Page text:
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I have an application in which an action triggers a number of emails to be sent out. The number of emails is variable and can be anywhere from 10 to 1,000 per action.

I don't want the application to hang while the emails are being sent (thus annoying the user) and would like to send them in the background.

I haven't used Threads in the past so that's why I need your help. Would you create Threads manually or is this a good case to use a ThreadPool? I want this task to be low priority and use the least amount of resources possible because I don't mind even if the email is 1 hour late.

Appreciate your help
Marko

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5 Answers 5

up vote 1 down vote accepted

Here goes another suggestion... If you`re using a DB, create a task (i.e. create a table that represents a task to be done) related with the messages that need to be sent and use Quartz.NET or similar (you may create a Windows Service too) that looks for incomplete tasks and executes them (marking them as done in case they are executed successfully).

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I've gone with something similar but using the Windows Task Scheduler and a Console App that connects to my database. Your answer was the closest so I'll accept your one. –  Marko Nov 14 '10 at 20:51

Truthfully, threading in ASP.NET is not a good idea. Asp.net does a lot of disposing of resources when a request ends and posts back to the user. Since you don't want the user to wait, you'll run into this scenario, where ASP.NET objects you think are safe to use, are really disposed.

Your best option is to create an external service (either a wcf service running in IIS, or a windows service which has a wcf interface exposed) which the .net page can call asynchronously, and have that request run until it completes. No worrying about threading etc. It runs in it's own process and when it's done it completes. Since you don't care about telling the user that's done, you won't have to worry about it communicating back. This way to, if you need to have some other page use the same service interface, it's there to be called.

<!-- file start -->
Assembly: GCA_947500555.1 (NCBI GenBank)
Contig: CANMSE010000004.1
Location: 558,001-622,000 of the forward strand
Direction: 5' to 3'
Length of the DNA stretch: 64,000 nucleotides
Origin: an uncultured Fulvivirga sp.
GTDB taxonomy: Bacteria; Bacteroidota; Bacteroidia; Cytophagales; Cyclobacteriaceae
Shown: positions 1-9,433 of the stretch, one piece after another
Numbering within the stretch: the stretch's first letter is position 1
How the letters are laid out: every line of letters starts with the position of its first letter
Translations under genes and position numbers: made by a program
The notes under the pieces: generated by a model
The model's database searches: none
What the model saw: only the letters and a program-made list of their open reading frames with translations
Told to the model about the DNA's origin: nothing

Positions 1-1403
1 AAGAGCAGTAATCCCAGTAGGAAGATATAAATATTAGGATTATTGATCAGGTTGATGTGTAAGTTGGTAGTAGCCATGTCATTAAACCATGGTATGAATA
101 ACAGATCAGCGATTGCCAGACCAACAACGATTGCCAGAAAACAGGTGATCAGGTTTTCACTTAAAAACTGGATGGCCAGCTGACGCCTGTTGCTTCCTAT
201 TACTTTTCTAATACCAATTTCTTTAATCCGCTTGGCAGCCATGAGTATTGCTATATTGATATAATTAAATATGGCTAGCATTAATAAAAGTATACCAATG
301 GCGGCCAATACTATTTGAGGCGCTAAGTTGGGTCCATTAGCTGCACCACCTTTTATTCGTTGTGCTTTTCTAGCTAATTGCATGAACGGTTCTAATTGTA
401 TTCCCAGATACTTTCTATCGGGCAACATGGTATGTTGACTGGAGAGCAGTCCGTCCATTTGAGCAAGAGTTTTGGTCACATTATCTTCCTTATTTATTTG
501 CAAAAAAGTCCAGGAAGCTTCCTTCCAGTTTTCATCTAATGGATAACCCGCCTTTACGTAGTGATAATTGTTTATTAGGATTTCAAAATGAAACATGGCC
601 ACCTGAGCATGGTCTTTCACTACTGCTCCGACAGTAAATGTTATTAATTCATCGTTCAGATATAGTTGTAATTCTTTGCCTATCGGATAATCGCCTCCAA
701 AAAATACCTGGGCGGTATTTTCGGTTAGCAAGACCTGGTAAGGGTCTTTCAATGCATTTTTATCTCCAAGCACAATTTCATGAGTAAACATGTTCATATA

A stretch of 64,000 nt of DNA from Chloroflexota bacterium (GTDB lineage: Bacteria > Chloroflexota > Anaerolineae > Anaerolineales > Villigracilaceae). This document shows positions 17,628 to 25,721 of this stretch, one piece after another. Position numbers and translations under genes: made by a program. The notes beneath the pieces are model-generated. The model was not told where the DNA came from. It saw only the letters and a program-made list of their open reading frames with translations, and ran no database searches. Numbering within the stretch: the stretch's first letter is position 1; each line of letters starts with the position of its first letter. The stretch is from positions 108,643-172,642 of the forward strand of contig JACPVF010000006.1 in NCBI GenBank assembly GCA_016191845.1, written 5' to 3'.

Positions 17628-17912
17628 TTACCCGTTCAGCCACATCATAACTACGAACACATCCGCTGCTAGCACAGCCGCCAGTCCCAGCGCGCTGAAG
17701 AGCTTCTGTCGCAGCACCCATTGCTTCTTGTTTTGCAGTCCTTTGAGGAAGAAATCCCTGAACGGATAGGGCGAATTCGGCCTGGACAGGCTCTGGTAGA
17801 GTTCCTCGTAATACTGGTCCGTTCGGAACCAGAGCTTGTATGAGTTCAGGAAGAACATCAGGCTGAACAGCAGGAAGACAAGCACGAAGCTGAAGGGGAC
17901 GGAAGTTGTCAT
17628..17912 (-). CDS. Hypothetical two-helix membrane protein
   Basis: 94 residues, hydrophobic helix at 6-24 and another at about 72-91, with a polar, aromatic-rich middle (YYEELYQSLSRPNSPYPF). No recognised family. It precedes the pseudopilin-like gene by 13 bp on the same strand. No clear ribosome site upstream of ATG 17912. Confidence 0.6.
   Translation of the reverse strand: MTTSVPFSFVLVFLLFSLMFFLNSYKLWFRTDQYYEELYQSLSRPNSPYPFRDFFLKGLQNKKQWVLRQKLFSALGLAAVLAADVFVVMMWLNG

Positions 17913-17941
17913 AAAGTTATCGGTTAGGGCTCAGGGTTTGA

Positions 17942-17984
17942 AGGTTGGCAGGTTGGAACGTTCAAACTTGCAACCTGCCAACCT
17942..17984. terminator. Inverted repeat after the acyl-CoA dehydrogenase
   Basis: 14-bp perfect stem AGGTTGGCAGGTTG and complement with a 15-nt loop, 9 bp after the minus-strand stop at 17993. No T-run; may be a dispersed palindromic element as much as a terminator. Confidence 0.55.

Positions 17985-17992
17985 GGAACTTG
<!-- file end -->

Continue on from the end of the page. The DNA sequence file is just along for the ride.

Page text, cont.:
Pages on getting started with WCF:

http://bloggingabout.net/blogs/dennis/archive/2007/04/20/wcf-simple-example.aspx

http://msdn.microsoft.com/en-us/library/bb332338.aspx

http://www.c-sharpcorner.com/Articles/ArticleListing.aspx?SectionID=1&SubSectionID=192

How to start using WCF/WPF?

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Thanks @Kevin that definitely sounds promising. What are your thoughts on the TaskParallel library of c# 4.0? I haven't worked with WCF services so it'll likely take some time for me to implement your solution. –  Marko Nov 9 '10 at 21:17
    
The task parallel library is pretty neat, but personally, if you don't care about how long it will take to complete, I would avoid it. There is no point in introducing external complexity in a project where you don't need it. If you are looking to remove the threading problem I talked about, the task library won't get around it. I'll find some examples on starting WCF for you too. –  Kevin Nov 9 '10 at 21:23
    
Your solution seems like the best one, but my lack of experience with WCF means that I'd have to spend a lot of time developing it and would probably get it wrong the first few times. The solution seems like the best idea however, which means I should buy a book on WCF and start reading. Thanks again @Kevin. –  Marko Nov 14 '10 at 20:54

So my suggestion is to use ThreadPool. It would allow you to queue everything instead to run each of them separately, making it use less resource, but of course, taking longer to process everything, but like you said, time is not an issue.

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You could simply use the BackgroundWorker class.

The linked MSDN page has a nice example with progress reporting and possibility to cancel the operation.

Edit:
Progress reporting and cancellation might not be suitable in a web application, but the BackgroundWorker handles all the dirty stuff with creating a thread for you.

Edit2:
If you want to send many mails in parallel you can look the the Task Parallel Library.

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You could use Tasks to spawn off the worker thread to process the e-mails.

If this is hammering the CPU too much, you can create a new scheduler that reduces the concurrency: http://msdn.microsoft.com/en-us/library/ee789351.aspx

static void StartMailTasks(string[] addresses)
{
    List<Task> tasks = new List<Task>();
    foreach (var address in addresses)
    {
        tasks.Add(Task.Factory.StartNew(Email, address));
    }

    Task.Factory.ContinueWhenAll(tasks.ToArray(), AllDone, TaskContinuationOptions.OnlyOnRanToCompletion);
    Task.Factory.ContinueWhenAny(tasks.ToArray(), ReportError, TaskContinuationOptions.OnlyOnFaulted);
}

static void AllDone(Task[] tasks)
{
    // All is well
}

static void ReportError(Task errorTask)
{
    // Log or report the error
}

static void Email(object state )
{
    // send the e-mail  
    // Can throw error, if needed
}
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